Wednesday, November 19, 2008

David Lublin's Testimony on the Purple Line

Following is the testimony of Town of Chevy Chase Council Member David Lublin, who is a Professor at American University and is the founder of Maryland Politics Watch.

Thank you for the opportunity to speak with you about this important issue today. Many others will speak about the need to protect the Trail—vital green space in a rapidly growing area—and the need for public transit. However, I plan to focus on serious concerns that the Town of Chevy Chase has regarding the ridership and cost estimates in the DEIS. As will be outlined in the Town’s written submission, these estimates seriously underestimate costs and overestimate ridership for the five options on the Trail. At the same time, MTA has failed to optimize the Jones Bridge Road Bus Rapid Transit alignment despite repeated requests from the Town. Changes clearly need to be made if the EIS is to fulfill the legal requirement to optimize all options and estimate costs and ridership accurately.

First, we remain concerned that the ridership estimates for the five options on the Trail continue to include riders from beyond the half-mile limit in violation of accepted transportation planning standards despite repeated efforts by the Town to point out this error. In response to enquiries, MTA replied that it had adhered to “the model” but this vague answer suggests that it continues to include riders from outside the appropriate catchment area.

Second, the ridership estimates continue to assume a free transfer to Metro and fail to reflect that the cost of the transfer must be borne by either passengers—thus reducing ridership—or by the State—thus increasing operating costs. Again, though the Town has repeatedly pointed out this problem, MTA continues to assume a free transfer even though WMATA’s current practice is to charge for intermodal transfers and FTA requires the analysis to reflect the current practice. In addition, the model fails to follow standard industry practice of including time penalties for transfers. Such penalties account for the amount of time it takes to complete a transfer—including wait time—plus the added inconvenience and anxiety associated with transferring.

Third, there are two significant costs to be borne by the County which appear to be outside the Purple Line cost estimates, raisings questions as to the true costs of the Purple Line. One is the $60 million southern elevator connection at Bethesda Metro. MTA fails to include costs for the elevator in its budget for the master plan light-rail options and it is unclear what credit the County will get for providing this needed amenity. Yet, the costs to put a new Metro connection at National Naval Medical Center are included in that alignments’ budget pushing the costs of the Jones Bridge Road option up. The other is the cost for building the Trail–we’ve heard estimates between $12-14 million—which the DEIS states will be borne by the County. Those costs are not easily isolated in the Purple Line budget and it is unclear if the estimated costs include the many long ramps, grading, retaining walls and landscaping in their analysis. The EIS should contain an accurate estimate of costs and benefits and the County should know exactly what it is committing to.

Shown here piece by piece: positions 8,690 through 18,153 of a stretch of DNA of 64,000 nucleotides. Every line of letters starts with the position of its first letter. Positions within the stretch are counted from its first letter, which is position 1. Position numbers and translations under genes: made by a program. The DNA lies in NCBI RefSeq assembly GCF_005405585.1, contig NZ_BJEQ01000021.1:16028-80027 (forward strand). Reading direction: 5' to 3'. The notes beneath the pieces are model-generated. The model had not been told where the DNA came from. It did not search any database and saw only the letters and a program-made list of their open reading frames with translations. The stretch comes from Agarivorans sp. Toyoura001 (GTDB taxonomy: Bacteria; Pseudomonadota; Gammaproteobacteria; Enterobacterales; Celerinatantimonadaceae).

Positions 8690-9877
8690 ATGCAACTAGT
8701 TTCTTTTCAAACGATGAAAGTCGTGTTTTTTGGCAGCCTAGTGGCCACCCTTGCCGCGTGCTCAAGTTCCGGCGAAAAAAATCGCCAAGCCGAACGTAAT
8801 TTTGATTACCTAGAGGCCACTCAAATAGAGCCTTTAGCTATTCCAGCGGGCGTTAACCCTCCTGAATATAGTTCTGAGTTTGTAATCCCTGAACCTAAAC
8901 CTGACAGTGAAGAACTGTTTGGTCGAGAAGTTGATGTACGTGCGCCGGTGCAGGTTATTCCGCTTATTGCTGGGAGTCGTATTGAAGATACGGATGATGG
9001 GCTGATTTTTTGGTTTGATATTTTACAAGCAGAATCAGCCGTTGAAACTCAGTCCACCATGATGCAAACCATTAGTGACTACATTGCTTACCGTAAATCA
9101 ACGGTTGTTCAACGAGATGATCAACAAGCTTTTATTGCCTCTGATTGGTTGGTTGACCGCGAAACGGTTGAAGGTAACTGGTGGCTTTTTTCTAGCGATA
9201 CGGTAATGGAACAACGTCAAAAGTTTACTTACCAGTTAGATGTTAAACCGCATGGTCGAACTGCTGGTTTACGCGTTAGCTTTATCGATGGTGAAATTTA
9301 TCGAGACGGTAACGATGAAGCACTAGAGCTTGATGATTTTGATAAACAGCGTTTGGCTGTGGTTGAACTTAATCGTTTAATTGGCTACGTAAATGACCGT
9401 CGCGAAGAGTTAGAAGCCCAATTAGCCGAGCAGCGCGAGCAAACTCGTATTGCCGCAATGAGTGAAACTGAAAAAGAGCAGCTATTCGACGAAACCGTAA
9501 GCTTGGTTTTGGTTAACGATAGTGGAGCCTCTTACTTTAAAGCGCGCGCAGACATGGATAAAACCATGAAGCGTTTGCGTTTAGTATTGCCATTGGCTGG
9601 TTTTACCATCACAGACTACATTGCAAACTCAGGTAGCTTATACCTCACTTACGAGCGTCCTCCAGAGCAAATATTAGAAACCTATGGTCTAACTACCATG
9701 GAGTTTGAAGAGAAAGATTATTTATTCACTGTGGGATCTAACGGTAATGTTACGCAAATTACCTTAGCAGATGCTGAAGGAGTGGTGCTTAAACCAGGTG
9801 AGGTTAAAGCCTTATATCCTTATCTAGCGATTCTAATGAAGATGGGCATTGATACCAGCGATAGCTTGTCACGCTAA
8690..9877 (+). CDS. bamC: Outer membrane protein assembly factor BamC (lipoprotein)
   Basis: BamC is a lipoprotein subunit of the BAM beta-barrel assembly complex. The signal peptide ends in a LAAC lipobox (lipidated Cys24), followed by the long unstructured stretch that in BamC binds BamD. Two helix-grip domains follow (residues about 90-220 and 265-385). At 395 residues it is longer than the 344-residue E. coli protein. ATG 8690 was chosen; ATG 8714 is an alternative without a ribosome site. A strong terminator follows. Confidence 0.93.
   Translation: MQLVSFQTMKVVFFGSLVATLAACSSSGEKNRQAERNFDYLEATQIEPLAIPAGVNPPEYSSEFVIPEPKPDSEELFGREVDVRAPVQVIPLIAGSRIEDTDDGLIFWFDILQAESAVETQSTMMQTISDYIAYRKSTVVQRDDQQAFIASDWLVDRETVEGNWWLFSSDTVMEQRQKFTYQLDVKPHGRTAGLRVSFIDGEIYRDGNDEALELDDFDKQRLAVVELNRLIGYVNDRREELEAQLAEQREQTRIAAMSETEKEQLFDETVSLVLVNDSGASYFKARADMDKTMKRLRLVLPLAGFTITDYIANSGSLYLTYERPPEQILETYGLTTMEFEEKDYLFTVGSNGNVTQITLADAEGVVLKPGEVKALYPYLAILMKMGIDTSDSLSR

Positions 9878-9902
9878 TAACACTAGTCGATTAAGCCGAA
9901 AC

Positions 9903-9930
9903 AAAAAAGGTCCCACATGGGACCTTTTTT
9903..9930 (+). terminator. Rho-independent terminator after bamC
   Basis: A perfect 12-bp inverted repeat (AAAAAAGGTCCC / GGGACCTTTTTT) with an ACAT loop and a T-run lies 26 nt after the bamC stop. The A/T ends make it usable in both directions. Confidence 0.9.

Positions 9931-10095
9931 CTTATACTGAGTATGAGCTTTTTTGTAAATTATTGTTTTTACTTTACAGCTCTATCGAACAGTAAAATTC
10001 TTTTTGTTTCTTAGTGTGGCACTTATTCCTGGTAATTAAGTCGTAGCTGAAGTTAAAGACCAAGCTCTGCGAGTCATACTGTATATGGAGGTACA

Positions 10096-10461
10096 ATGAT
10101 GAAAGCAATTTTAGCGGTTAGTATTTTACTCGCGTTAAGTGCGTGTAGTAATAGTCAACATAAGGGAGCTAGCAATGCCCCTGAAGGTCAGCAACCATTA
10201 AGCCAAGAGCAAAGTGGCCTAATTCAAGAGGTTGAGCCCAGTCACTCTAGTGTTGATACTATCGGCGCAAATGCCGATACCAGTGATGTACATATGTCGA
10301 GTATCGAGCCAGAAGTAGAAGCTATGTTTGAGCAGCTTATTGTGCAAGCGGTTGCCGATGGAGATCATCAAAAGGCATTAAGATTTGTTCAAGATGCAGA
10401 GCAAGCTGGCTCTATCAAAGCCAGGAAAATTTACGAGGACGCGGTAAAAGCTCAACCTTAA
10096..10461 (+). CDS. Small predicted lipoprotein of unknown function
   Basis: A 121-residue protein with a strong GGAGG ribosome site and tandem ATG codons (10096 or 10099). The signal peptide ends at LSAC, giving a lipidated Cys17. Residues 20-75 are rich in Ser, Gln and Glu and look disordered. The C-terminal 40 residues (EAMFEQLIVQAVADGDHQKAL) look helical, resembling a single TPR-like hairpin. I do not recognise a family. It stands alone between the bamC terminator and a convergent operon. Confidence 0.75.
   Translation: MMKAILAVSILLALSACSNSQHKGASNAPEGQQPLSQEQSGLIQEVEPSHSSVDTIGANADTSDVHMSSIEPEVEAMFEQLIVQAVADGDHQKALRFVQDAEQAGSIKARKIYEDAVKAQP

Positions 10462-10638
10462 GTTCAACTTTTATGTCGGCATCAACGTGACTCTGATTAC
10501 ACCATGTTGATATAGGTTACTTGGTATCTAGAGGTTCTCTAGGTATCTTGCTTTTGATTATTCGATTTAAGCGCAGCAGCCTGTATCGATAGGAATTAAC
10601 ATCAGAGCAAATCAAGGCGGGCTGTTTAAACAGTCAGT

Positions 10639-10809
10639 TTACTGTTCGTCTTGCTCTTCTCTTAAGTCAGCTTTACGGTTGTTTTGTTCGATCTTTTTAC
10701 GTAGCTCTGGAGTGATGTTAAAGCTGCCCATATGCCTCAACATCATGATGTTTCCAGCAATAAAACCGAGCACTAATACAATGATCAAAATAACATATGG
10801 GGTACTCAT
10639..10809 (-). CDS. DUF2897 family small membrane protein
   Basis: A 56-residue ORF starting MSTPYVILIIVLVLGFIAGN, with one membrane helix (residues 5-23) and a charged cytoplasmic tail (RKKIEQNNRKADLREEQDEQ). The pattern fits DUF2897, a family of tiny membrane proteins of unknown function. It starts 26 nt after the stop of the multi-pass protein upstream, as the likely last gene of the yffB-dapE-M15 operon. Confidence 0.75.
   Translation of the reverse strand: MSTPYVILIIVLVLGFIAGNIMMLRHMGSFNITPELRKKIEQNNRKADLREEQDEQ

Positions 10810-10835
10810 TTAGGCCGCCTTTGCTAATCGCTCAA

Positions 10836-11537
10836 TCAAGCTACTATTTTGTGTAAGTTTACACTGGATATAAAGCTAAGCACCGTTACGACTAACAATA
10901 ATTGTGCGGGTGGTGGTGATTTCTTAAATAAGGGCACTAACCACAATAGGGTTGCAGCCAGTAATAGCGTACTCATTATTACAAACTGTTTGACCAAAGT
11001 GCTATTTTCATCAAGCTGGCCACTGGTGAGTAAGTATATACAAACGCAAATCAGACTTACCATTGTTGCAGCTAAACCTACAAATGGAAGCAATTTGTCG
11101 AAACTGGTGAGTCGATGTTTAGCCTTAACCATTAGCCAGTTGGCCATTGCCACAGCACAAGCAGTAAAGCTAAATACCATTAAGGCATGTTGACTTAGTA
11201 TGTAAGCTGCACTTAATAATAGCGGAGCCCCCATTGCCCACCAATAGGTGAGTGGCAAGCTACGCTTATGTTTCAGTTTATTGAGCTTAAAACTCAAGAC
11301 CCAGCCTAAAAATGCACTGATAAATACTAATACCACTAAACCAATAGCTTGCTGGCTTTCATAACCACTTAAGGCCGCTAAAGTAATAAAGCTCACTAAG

Despite MTA’s best efforts to produce favorable numbers for the light rail options on the trail, these options remain like horses which barely qualify for a race and have little chance of finishing in the money—or receiving federal funds. If we really want to move the Purple Line forward, MTA and the EIS need to take a more serious look at the Jones Bridge Road option and to optimize it correctly. The projected growth of the Woodmont Triangle, the BRAC process, and the enormous growth of the National Naval Medical Center make this imperative.

MTA has repeatedly explained that it has relied on the accepted Council of Governments model in estimating ridership. However, MTA has amazingly relied on a pre-BRAC version of this model. If the changes caused by BRAC were minor, this wouldn’t matter much. However, BRAC is going to produce enormous increases in traffic. The Purple Line is an ideal opportunity to address this problem by providing a one-seat ride to Medical Center and Bethesda.

Yet, MTA has not optimized this option. Unbelievably, MTA’s estimates have the supposedly optimized version of Bus Rapid Transit on Jones Bridge Road running at a slower speed than the slowest local bus on the same road today. MTA also has not done a reasonable study of traffic signal priority for this alternative, which is a key feature of Bus Rapid Transit. Moreover, MTA still has this option taking a slower path than any of the other options east of Jones Mill Road.

Finally, the DEIS repeatedly states that the Trail was purchased as a “transitway” and in the Master Plan. Reality is far cloudier. The formerly little-used train right-of-way was purchased as part of the “Rails to Trails” program. The Montgomery County Master Plan calls for a one-lane trolley—not the two-lane light rail proposed by the Purple Line. And the $10 million used to purchase the Trail includes the segments now part of the Capital Crescent Trail between Bethesda and DC. Does MTA claim that this portion of the Trail is also reserved for a future light rail network as well?

Thanks again for providing myself and the Town the opportunity to participate in this process. Instead of promoting an option which wrecks two parks—the Capital Crescent Trail and Woodmont Plaza—for the price of one light rail, the EIS needs to reexamine the Jones Bridge Road Bus Rapid Transit option so that we can get two transit lines—the Purple Line and Corridor Cities Transitway—for the price of one.